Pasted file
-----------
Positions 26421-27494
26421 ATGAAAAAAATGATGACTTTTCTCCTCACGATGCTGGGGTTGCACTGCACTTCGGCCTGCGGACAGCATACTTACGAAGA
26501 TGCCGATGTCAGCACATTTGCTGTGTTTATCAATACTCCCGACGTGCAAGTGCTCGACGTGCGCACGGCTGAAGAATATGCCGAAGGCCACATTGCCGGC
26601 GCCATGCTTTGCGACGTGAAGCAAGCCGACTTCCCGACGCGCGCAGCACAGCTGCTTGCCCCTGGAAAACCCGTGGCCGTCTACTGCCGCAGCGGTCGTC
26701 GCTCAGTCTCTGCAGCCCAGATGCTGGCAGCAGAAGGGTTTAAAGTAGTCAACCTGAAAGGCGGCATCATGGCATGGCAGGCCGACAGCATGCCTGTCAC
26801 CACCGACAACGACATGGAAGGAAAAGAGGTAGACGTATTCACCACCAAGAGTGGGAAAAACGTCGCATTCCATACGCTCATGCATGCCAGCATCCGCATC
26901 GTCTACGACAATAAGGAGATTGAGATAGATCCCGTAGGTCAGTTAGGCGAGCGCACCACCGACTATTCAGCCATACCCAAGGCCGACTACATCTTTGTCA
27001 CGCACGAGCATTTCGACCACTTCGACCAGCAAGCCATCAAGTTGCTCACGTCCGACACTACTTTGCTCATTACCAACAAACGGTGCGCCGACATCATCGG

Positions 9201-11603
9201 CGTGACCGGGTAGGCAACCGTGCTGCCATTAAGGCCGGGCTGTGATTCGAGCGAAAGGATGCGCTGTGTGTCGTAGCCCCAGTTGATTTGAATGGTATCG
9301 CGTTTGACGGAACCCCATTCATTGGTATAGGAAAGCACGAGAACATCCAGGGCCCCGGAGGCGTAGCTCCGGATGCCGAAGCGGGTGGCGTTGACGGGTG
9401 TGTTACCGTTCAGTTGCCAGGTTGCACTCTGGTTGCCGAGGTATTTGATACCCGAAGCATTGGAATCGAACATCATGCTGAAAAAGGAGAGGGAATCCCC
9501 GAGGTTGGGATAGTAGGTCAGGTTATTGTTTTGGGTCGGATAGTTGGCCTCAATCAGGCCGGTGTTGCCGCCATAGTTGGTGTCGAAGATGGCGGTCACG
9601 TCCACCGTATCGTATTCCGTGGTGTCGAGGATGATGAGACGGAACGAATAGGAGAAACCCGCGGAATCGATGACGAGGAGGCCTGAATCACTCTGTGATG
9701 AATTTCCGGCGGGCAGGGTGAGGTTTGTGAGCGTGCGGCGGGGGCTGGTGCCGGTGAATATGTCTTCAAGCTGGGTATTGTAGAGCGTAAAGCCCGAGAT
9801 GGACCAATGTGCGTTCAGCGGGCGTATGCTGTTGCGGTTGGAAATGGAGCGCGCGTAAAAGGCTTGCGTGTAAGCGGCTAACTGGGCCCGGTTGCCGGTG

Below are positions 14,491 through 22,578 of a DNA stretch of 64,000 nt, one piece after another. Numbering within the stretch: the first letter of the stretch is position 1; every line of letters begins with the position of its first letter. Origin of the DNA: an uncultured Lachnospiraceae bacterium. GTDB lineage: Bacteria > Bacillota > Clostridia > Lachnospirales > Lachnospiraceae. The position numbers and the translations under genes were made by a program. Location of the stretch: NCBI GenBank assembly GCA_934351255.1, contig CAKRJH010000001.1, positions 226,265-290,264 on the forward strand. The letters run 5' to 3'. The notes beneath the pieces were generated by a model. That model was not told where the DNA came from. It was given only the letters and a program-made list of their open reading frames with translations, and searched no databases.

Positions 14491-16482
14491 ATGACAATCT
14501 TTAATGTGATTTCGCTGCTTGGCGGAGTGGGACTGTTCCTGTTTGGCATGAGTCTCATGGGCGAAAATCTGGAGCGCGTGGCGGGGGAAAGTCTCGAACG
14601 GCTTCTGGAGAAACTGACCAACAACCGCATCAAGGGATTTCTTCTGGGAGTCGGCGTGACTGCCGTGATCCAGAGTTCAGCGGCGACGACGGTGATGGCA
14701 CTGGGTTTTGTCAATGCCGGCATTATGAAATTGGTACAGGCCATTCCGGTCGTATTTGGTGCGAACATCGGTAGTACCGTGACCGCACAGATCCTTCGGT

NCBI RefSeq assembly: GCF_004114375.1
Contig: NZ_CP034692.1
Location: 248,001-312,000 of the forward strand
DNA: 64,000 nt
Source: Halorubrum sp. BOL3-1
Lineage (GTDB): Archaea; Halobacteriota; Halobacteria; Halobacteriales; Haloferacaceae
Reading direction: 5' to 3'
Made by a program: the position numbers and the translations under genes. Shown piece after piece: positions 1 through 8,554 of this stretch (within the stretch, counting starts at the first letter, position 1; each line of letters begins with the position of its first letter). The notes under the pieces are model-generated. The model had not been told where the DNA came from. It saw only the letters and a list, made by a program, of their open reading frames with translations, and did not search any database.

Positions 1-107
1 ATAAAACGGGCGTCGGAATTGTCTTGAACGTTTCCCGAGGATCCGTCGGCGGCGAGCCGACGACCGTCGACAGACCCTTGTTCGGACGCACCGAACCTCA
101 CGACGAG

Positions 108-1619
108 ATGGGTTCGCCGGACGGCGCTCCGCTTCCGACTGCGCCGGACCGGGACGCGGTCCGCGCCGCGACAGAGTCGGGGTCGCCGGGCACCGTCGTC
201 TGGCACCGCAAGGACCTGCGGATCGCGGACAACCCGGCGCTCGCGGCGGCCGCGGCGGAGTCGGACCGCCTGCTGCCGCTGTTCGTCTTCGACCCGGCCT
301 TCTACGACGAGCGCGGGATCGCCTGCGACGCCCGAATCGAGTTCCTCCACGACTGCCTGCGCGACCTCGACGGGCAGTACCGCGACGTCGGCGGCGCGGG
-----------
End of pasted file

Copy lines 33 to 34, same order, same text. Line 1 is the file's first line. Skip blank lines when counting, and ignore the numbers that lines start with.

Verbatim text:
101 CGACGAG

Positions 108-1619